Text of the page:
QUAPAW, OK.--- Chairman John Berrey says he wears a lot of hats as part of his job.
"I'm the Chairman of the Business Committee of the Quapaw Tribe of Oklahoma," states Berrey.
Dollars and cents aren't his only concerns.
"Everything from the health and welfare of a tribal member to a decision of tribal governance," states Berrey.
"Tribal members look to us for direction, and comfort and compassion," states Ardina Moore, Quapaw Tribal Historian.
Quapaw Tribal Historian, Ardina Moore says in the days when the tribe still had a chief, his job, at least on paper, was simple.
"It was his job to see that everything ran smoothly," states Ardina Moore.
In reality, that meant seeing to the needs of his people, in matters ranging from divorce, to over seeing tribal celebrations.
"He was kind of a Jack of all trades for the tribe," states Moore.
Moore has first hand knowledge of the job, her grandfather was the last chief of the Quapaw Tribe, before changes in federal law forced the tribe to move away from the title.
"From the 30's to the 50's a lot of tribal governments were reorganized to look more like a business," states Moore.
That's when the tribe transitioned from chief to the title of chairman. While the job title may have changed, Berrey says he shares a special bond with those who lead the tribe before him.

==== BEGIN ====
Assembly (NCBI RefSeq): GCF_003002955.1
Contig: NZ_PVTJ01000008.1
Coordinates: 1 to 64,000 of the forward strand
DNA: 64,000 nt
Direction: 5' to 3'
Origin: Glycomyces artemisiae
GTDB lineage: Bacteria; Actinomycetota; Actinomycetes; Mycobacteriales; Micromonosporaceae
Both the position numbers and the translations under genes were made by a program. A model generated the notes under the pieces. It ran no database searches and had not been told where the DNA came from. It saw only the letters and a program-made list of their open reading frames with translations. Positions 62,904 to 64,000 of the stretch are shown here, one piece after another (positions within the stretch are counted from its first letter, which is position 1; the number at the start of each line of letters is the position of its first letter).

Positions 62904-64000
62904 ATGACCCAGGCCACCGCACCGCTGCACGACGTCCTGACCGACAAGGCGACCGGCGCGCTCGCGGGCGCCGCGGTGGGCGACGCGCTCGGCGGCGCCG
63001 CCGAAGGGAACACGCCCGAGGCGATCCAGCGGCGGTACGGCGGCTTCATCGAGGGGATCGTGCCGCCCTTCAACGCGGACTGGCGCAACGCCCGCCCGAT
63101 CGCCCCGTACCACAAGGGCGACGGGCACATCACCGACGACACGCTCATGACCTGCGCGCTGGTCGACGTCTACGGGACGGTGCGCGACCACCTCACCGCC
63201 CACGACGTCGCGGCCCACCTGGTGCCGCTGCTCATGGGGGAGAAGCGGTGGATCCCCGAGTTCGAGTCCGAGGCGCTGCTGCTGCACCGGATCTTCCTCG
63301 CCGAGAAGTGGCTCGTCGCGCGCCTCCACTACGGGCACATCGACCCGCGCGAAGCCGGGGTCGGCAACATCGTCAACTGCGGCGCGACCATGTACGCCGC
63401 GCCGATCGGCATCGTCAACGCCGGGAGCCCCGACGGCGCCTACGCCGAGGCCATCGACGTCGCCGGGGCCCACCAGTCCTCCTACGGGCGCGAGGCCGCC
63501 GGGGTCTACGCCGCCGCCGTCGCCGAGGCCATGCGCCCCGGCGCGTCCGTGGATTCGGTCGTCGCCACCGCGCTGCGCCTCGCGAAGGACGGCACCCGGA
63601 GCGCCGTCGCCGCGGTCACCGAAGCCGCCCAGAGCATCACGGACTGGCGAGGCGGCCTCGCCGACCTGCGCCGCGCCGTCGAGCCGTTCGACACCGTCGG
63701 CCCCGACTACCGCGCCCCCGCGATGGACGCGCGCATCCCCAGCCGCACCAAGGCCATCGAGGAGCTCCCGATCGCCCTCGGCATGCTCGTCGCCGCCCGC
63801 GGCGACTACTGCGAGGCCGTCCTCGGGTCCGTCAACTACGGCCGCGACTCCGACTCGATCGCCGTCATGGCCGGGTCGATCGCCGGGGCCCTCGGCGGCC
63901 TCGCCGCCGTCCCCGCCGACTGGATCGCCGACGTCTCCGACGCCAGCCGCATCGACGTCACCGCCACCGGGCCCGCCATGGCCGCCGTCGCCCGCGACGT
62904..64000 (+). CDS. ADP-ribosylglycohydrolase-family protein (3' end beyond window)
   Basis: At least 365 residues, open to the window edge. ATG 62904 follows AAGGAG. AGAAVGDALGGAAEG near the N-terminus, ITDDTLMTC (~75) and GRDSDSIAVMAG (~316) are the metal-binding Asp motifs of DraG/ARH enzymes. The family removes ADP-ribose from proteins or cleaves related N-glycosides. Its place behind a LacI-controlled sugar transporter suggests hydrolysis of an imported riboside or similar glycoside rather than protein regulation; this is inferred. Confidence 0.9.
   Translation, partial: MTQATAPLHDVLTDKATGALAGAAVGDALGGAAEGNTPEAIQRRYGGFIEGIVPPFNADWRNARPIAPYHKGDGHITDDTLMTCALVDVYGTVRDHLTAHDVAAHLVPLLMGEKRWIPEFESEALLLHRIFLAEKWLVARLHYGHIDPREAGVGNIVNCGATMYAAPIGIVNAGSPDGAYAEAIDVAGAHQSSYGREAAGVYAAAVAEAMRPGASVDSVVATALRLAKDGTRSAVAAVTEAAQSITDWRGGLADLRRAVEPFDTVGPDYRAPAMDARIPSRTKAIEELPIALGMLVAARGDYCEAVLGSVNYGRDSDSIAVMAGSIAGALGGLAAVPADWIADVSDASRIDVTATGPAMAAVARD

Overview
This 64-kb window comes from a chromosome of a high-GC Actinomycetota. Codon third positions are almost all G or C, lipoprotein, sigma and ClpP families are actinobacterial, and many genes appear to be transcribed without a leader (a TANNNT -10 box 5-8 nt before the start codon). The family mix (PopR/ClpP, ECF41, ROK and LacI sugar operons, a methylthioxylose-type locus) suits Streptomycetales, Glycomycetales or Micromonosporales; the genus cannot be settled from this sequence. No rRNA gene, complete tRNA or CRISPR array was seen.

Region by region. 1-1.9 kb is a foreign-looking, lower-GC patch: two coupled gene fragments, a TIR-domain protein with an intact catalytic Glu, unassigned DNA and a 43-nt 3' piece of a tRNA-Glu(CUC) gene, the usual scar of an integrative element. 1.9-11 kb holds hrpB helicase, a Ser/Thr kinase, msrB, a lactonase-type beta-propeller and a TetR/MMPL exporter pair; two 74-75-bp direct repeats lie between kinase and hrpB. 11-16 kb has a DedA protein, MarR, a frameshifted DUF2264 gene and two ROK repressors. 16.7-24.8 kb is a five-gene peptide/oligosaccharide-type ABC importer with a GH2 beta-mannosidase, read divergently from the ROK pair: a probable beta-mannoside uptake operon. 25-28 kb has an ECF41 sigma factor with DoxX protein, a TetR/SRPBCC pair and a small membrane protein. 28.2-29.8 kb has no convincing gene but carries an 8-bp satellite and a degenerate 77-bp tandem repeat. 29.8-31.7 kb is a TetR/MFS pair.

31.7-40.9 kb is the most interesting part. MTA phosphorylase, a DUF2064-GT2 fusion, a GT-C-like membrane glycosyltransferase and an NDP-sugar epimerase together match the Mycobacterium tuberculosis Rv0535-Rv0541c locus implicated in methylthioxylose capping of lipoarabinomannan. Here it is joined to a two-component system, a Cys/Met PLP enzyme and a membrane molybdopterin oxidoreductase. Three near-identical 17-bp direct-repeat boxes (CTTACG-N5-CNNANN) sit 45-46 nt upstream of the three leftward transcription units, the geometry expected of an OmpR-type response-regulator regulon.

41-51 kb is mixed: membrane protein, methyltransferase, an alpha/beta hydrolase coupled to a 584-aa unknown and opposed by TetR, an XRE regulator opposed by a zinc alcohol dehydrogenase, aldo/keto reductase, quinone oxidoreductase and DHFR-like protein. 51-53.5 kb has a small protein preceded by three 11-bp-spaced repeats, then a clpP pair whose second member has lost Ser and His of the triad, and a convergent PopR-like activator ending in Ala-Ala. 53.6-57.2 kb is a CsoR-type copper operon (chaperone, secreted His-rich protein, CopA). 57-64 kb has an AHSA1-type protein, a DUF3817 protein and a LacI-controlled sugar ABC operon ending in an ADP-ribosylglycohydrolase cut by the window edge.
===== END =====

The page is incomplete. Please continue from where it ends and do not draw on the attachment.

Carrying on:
"What it means to me is I'm the voice for a group of people," states Berrey.
The job isn't an easy one.
"We deal in very complex business and financial decisions on a daily basis," states Berrey.
Along with his duties as the head of the Quapaw Tribe, Berrey also chairs the committee that owns and operates Downstream Casino.
"The beauty of my job is there's no such thing as a typical day. That's what I love about my job," states Berrey.
He says his job is very complex, and would be impossible without a good support system.
"The only way I'm able to be successful is we have really good people that work with me, that help guide me," states Berrey.
Berrey says he concerns himself not just with the health and welfare of his tribe, but with everyone they interact with.
"We're all in this together, and we believe we're a partner with the other communities," states Berrey.
When he thinks about those that came before him, Berrey says he is simply fulfilling their prayers, by caring for the tribe as they would want him to, and when someone looks back on his time as tribal leader 100 years from now.
"All I want them to say is that he did a pretty good job, and I'm proud of him," states Berrey.